dust-free


Faber-Castell’s Goldfaber pencil set 2

Helping Hands

A few weeks ago David from Helping Hands Craft contacted me. He asked me if I want to review any of their products. I wasn’t aware of their shop before he contact me but was quite impressed by their selection of Faber-Castell products. As a review item I picked the Goldfaber pencil set for £4.50. Looking through their Faber-Castell items I was positively surprised to see other unusual items, for example

The Goldfaber pencil set

Back to the less exotic Faber-Castell item I want to write about today: The Goldfaber set contains

  • 4 Goldfaber HB pencils,
  • a sharpener (presumably from Eisen [1]an underrated sharpener brand I have been occasionally mentioning over the last twelve years),
  • and the big version of my favourite eraser [2]find out more in this 2010 blog post.

The Goldfaber pencils are made in Indonesia, just like the Columbus, its Irish cousin, and the Bonanza, its Arabic [3]The Bonanza used to be more widely available, but seems to be difficult to get outside the Middle East cousin. The pencil set is marked as being Made in Germany, so I was initially surprised and thought Goldfaber production has moved back to Germany, but when I checked with Faber-Castell they confirmed that this is a mistake and that they will fix this in the future. They have also confirmed that the Goldfaber is made in Indonesia. Unfortunately that’s as far as I got. My further request to get my suspicion regarding the wood being used confirmed was not successful.

Goldfaber 1221

The Goldfaber 1221 pencil is a nice writer. It is HB but writes darker than a Castell 9000 in B. I am not surprised though – I always found the 9000 to be lighter than similar grades in other pencils. Pearson’s Graphite 2015 confirms this, the Goldfaber HB is listed with a darkness of 12, the Castell 9000 B with a darkness of 8 [4]higher value = darker. The wood being used in the Goldfaber is also very good. For the price you pay the quality is excellent, but it can’t compete with high-end pencils from Faber-Castell or other brands. Out of the four pencils from the set one is slightly bent, two could have a better centred lead and all four don’t have a perfect paintjob. These small shortcomings don’t detract from the positive impression left by the dark graphite and the nice wood, especially not at this price [5]Eraser and sharpener are approximately half the value of the £4.50. There was also a faint smell of paint when the Goldfabers were fresh out of the box, something Faber-Castell’s Castell 9000 with its water-based varnish doesn’t suffer from, but the smell disappeared after a while.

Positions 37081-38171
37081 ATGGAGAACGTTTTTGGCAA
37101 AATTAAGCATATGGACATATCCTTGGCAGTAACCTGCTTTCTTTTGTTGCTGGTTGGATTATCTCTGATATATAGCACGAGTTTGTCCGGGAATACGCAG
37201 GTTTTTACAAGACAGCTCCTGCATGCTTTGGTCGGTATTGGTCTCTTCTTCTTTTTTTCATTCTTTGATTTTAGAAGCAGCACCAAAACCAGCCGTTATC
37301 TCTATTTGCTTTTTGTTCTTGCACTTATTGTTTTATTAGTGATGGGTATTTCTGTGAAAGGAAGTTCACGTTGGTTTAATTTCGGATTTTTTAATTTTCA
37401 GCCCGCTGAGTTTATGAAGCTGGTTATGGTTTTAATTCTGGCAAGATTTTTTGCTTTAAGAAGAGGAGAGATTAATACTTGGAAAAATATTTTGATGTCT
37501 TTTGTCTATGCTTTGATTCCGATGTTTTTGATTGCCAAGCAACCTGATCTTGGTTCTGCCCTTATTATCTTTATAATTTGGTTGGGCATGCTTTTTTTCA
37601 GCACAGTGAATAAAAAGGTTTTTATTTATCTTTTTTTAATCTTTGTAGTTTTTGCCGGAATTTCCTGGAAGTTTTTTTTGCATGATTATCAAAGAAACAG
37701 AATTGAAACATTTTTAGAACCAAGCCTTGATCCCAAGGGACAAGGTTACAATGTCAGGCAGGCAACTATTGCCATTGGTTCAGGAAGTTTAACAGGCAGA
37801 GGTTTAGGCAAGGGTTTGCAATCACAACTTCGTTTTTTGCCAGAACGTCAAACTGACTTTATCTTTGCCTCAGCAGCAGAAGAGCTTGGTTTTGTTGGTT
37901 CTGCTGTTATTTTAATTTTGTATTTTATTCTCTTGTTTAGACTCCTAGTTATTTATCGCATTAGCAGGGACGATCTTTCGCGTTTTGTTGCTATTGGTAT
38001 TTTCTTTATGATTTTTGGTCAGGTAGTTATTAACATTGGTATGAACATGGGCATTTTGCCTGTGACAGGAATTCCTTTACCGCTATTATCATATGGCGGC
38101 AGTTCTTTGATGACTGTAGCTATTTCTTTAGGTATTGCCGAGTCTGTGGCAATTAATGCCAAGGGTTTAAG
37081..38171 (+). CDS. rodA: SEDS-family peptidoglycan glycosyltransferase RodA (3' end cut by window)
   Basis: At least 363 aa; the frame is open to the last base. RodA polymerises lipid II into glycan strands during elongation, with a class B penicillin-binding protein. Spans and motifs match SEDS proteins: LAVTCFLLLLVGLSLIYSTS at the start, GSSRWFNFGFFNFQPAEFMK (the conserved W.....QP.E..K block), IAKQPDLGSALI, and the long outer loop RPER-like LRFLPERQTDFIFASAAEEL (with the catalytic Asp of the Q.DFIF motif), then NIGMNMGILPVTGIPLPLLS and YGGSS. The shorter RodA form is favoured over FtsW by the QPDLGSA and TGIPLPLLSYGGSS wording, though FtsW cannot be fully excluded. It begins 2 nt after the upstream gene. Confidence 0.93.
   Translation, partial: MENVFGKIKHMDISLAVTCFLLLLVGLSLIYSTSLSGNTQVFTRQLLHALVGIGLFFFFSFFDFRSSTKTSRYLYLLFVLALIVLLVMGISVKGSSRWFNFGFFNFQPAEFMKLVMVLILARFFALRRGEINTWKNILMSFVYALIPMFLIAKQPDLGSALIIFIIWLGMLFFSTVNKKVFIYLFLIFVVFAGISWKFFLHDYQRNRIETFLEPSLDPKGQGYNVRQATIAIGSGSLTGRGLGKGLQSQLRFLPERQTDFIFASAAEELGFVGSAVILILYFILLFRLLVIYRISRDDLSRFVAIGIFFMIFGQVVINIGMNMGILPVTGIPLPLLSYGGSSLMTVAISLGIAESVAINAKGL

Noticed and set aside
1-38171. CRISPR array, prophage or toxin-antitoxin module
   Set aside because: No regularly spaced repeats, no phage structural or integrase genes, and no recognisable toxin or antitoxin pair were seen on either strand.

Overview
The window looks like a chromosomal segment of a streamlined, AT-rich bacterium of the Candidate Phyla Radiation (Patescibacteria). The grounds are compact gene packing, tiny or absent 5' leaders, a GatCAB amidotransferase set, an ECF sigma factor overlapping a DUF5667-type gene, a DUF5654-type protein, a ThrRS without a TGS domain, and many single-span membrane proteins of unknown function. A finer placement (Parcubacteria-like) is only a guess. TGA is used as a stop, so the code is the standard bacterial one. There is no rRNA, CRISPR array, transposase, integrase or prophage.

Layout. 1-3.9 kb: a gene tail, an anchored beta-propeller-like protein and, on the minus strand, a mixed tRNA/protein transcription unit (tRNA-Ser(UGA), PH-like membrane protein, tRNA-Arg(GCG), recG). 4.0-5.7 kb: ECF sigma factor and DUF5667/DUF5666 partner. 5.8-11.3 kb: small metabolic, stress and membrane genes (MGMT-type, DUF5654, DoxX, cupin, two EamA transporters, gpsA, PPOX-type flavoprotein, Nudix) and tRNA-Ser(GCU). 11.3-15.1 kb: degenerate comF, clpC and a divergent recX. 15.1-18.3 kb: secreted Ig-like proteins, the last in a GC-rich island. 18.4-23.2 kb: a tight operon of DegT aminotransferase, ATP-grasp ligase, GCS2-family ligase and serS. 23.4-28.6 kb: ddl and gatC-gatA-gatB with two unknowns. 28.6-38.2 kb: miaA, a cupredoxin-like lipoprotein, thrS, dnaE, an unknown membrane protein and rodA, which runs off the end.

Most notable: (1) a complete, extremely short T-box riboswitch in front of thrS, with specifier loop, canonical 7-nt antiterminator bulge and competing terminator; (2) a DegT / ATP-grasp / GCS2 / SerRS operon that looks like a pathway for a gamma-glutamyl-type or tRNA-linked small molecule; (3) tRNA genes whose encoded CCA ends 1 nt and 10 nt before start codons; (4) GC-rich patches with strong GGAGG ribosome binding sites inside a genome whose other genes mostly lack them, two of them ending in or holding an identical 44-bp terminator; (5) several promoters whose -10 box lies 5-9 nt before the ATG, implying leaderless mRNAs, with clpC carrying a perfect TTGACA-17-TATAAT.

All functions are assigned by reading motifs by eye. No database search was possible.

Sharpener and eraser

The German-made sharpener, presumably an Eisen 040, does an excellent job, as does my favourite eraser, the Malaysian-made 187120, a dust free / no dust eraser.

A video with an overview

Conclusion

Overall, this is a very nice pencil set, especially if you want a nice eraser and want a small sharpener and don’t need it to be a container sharpener.


Just to spell it out, I have not been paid for this blog post or for any other blog posts.

References

References
1an underrated sharpener brand I have been occasionally mentioning over the last twelve years
2find out more in this 2010 blog post
3The Bonanza used to be more widely available, but seems to be difficult to get outside the Middle East
4higher value = darker